De-Escalation and Pro-active Communication Skills
De-Escalation and Pro-active Communication Skills
How to manage aggression and
hostility and move the client
forward when they are acting out.
A. Christine Furman MMHS
Director of Acute Care Services
What we are going to talk about:
Recognizing aggression and hostility
Non-verbal Communication Skills
De-escalation techniques and skill
Why do people escalate and become
aggressive or hostile?
Feel that they have been treated unfairly
Feel that they have been humiliated
They are immature
There is a level of excitement they are reacting to
It works – it is a means to an end
It is part of their reputation
Aggression and Hostility may be symptoms of their
How do you know when someone is
feeling hostile or aggressive?
They may stand taller
Their face may redden
Their voice may raise
They may breath faster
They may make prolonged, direct eye contact with you – stare you
They may make exaggerated gestures
They may become very tense
They may begin to pace
They may clench their fists
They may clench their jaw and tighten their facial muscles
Behavior is different than normal
This is a two way process that includes:
As a staff member you will also need to:
Some things that get in the way of
effective communication are:
Background noise, and having to
speak loudly (are you having to yell?)
Perception and Prejudice
Intrusion of personal space
Lack of encouragement
Twelve Roadblocks to Listening –
Thomas Gordon, Ph.D.
Ordering, directing, or commanding
Warning or threatening
Giving advice, making suggestions, or providing solutions
Persuading with logic, arguing, or lecturing
Moralizing, preaching, or telling clients what they ‘should’ do
Disagreeing, judging, criticizing, or blaming
Agreeing, approving, or praising
Shaming, ridiculing, or labeling
Interpreting or analyzing
Reassuring, sympathizing, or consoling
Questioning or probing
Withdrawing, distracting, humoring, or changing the subject
Escalation Prevention Steps:
Prevention Step #1
Staff need to be able to recognize early warning
signals such as:
• Behavior changes
• Quiet people become agitated
• Loud people become quiet
Commenting on the changes may open up
conversation and minimize frustration or anger
build up – giving the client an opportunity to
diffuse the situation.
Prevention Step #2
Recognize that Anger is a normal emotion – we don’t always
need to fix it or be afraid of it – unless the person becomes a
Anger is not ‘normal’ when:
Anger is often used to get ones way
Anger is often used to get
to escape a situation
to gain control of a situation
Anger is used to pump one’s self up when feeling small or
Prevention Step #3
Staff need to remain in touch with their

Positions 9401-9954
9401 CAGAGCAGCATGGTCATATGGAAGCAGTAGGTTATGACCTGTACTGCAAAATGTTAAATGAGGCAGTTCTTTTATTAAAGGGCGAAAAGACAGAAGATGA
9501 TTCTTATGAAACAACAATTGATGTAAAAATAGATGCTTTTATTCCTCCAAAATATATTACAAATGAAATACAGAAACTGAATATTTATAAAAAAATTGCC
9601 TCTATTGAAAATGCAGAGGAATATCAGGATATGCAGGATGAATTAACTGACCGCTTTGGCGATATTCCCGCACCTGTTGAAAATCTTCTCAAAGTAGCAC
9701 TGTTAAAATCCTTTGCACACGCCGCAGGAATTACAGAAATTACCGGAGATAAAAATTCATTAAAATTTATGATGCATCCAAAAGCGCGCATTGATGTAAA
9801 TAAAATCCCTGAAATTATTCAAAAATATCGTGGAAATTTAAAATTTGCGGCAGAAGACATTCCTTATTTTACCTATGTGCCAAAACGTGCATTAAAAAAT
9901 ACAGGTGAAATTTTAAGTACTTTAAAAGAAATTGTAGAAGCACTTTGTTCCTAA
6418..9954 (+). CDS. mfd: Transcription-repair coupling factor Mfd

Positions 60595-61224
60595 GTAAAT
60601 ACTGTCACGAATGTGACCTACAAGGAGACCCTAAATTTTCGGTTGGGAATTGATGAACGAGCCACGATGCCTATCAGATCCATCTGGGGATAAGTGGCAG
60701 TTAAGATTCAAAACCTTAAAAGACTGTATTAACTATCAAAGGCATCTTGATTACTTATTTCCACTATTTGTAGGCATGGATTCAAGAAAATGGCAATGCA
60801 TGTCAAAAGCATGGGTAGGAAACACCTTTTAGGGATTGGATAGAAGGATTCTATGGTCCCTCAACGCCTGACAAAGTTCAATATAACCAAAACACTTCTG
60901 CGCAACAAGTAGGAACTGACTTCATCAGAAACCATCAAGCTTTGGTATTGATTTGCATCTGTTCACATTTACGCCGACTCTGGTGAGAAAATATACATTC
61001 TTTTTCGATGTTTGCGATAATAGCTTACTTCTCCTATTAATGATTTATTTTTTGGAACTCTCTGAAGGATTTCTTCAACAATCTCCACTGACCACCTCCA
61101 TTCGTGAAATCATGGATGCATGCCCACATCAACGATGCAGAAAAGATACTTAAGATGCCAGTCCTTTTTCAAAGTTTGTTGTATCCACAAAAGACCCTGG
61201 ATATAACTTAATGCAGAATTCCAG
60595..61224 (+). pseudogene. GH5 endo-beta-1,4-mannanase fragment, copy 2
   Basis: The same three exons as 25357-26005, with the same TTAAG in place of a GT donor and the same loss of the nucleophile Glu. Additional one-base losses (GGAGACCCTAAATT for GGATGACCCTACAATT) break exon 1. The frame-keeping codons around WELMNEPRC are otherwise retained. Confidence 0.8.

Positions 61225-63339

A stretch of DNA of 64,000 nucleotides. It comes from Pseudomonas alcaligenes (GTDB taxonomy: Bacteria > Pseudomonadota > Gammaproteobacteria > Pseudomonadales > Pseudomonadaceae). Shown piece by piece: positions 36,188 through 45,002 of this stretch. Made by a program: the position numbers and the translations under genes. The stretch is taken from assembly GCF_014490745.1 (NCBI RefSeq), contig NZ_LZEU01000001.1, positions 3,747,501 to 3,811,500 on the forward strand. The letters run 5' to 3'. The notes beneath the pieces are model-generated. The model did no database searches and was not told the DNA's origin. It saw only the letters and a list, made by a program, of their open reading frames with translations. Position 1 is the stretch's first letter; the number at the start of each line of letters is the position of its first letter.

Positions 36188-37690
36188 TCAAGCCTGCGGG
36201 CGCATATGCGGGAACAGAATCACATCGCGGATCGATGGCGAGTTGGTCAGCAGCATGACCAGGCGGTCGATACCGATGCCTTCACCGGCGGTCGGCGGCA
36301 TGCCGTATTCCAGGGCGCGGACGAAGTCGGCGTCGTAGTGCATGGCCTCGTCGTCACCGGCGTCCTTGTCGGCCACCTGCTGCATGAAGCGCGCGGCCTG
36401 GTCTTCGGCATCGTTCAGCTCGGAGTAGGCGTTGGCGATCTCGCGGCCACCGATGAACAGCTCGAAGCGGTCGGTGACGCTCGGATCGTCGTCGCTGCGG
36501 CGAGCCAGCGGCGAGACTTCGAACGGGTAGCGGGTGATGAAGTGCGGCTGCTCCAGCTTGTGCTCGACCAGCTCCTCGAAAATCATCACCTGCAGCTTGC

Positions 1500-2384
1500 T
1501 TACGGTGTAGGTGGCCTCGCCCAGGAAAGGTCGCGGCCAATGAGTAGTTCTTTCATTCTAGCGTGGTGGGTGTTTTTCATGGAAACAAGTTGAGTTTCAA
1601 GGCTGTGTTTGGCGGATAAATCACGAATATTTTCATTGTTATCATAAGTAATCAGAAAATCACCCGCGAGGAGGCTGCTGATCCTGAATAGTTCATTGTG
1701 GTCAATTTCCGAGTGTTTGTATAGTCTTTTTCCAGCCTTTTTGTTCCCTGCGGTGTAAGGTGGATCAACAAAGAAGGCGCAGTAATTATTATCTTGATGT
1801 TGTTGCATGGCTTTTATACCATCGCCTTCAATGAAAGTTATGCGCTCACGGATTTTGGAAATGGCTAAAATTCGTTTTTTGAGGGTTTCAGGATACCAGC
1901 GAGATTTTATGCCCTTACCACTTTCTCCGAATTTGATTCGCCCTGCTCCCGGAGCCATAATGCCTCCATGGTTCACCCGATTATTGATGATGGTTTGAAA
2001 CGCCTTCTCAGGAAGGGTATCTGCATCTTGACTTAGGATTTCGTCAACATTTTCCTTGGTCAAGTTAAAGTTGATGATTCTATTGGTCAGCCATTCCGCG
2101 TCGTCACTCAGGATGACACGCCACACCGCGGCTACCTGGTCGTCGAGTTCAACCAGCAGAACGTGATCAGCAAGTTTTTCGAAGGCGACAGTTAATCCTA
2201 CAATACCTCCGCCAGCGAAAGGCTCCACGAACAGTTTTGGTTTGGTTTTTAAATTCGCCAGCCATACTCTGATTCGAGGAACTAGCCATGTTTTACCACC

emotions when dealing with an angry client. If
you become angry or defensive you will not be
able to help the client. If you cannot manage
your emotions and remain calm and objective,
you will need to get help.
Prevention Step #4
Take a deep breath, and attempt to remind yourself of the following:
• Avoid criticizing and finding fault with the aggressive person.
• Avoid being judgmental with the aggressive person.
• Use a calm, steady voice without and edge or sing song.
• Do not become involved in the conflict.
• Be able to try to see the situation from the angry person’s point
• Remember that your job is the health and safety of your client.
• Have a plan.
What should staff do once
a client has Escalated?
Take deeper breath
Appear confident – but not cocky
Show that you are listening
Speak slowly, gently and clearly
Avoid arguing and confrontation
Create space between you and the agitated person
Know how you are going to get out of the area
Adopt a non-threatening
Use a calm, open posture – either sitting or
Reduce direct eye contact – do not stare
Allow the person adequate personal space
Keep both hands relaxed and visible
Avoid any sudden movements
Avoid and discourage an audience
Explain your purpose or intention
Give clear, brief, assertive instruction
Ensure that your non-verbal communication is
De-Escalation Technique #1
Sometimes all it takes to de-escalate
someone is a good ear and the time to allow
the client to vent. Just listen to what they
have to say and give them encouragement.
This is when you really listen and are able to
relay back to them that you understand
what they are feeling.
“I understand that you are angry”
“I see that you are frustrated”
“You feel that you have been wronged”
You don’t need to be the problem solver.
It’s not your job to have all the answers.
Give the client time to reflect, don’t fill the
time with your thoughts and questions. Just
be with them, calmly.
If the situation was unjust or unfair – a sincere
apology is powerful. It does not mean that
you are accepting blame, it means you are
acknowledging that something that occurred
wasn’t right or fair.
Ask what you/we/the program could do better,
be sincere. Don’t tell them why it won’t work or
why it’s not a good idea, just listen and thank
them for their input.
This may intensify
someone’s anger temporarily – but if you
encourage them to continue and let them be
heard the conversation tends to end on a more
Develop a Plan
You should have a plan at the ready, for
example… a place for a time out, a meeting
with a supervisor or case manager; however
you will want to work out the options with
Once you have threatened or given an
ultimatum all negotiations will cease and you
will be in a win/lose situation. Try to keep
options as open as possible.
Ultimate Plan for Safety
• Do you have a plan if you can’t de-escalate a
• Does your agency?
• Does your agency have P&P regarding safety?
• Do you have a way to summons others for help?